The building contraction, the Gardner study finds, pulled construction down by 37% from April to December of last year and analysts predict that’ll drop another 35% this year. Similar effects, he said, are being felt across the country.
“That’s going to create some challenges,” said Eskic. “We haven’t had one of those weird markets where prices declined but affordability worsens.” August, he added, “will likely go down as the most unaffordable housing market in our history.”
At the same time, many homeowners who’ve seen their equity grow as prices rocketed are now frightened of selling, Gardner’s study says — put off by steep price tags for a replacement home and elevated mortgage rates.
That continues to push active listings for homes down and widen the state’s housing gap.
Outlook on prices: Longterm relief or ‘one-year’ pause
Home prices in the state, meanwhile, look to have peaked in February 2022 after ramping up a staggering 28.2% the prior twelve months — the steepest rise in state history.
Median prices then slowed and turned negative in January compared to the year before, but by July that gap had closed to just 2% — although home sales for the year are now expected to hit a nine-year low.
After hitting 53,806 units sold statewide in 2020, that volume dropped to 40,686 in 2022 and will probably fall more this year, analysts predict.
Prices have dropped in at least 10 of Utah’s 29 counties but increased in four, including the state’s two most expensive counties for housing, Summit and Wasatch, where the median is above $1 million.
Gardner’s experts say the price dips only appear to be a one-year stutter in an otherwise upward trajectory and that 2024 will see Utah home prices resume the steady climb they’d been on for decades.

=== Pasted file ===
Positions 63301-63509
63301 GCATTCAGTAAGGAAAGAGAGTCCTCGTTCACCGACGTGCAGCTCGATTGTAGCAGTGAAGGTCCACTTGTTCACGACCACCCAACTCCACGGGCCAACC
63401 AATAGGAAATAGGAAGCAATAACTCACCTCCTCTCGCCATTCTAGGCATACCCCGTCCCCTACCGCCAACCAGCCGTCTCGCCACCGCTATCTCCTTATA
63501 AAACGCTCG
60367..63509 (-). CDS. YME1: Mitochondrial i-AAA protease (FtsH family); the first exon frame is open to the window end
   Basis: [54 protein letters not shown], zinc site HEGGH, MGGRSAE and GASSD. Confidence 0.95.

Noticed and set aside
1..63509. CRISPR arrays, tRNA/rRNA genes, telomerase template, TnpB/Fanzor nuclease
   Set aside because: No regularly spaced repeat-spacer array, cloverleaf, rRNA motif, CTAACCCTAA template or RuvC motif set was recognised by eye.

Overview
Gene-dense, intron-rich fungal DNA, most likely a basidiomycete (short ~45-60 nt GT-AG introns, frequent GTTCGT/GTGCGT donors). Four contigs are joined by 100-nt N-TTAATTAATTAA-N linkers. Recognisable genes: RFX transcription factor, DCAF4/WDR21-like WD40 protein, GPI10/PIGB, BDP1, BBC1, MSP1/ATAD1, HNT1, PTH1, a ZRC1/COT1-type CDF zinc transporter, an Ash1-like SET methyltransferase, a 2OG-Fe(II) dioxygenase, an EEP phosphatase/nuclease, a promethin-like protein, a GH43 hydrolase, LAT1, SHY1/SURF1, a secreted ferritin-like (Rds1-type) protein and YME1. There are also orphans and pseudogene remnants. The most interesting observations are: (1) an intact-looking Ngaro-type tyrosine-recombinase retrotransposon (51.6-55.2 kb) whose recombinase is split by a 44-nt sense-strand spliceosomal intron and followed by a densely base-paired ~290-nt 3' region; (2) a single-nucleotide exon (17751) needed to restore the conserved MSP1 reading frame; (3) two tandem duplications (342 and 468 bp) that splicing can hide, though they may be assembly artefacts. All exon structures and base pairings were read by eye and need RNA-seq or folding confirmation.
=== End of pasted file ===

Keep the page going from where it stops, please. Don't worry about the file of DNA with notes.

Mixed picture for Utah’s renters
For those already coping with Utah’s housing affordability pinch, this latest price dip is unlikely to make much difference. As of June, those earning the median household income in the Salt Lake City metropolitan area — just above $65,880 — couldn’t afford four of every five homes now on the market.
And comparing Utah’s primary urban area with 241 other metros across the U.S., 203 were considered more affordable.
Only 15% of Utah households that currently rent could afford a home price between $300,000 and $400,000, the analysis found. At the same time, the average rental rate across the Wasatch Front has inched up between 6.5% and 7.0% yearly for the last 12 years — nearly double the rate of annual income rises.
“High interest rates and housing prices will continue to exclude a growing share of renters from home ownership,” Gardner’s study concludes. “These long-term renters will face a rental market with rising rents and low vacancy rates.”
Darlene Carter, CEO of Centerville-based real estate developer C.W. Group, said rising interest rates have slowed new apartment construction significantly, leaving a mixed picture right now for renters.
Suburban areas along the Wasatch Front “are going crazy,” she said, “because it’s so much more affordable to rent than to buy.”
Downtown Salt Lake City, on the flip side, is tilting toward an oversupply of apartments, Carter said, putting downward pressure on rents and enticing landlords to offer price concessions.
“It really is challenging,” she said, “across the board.”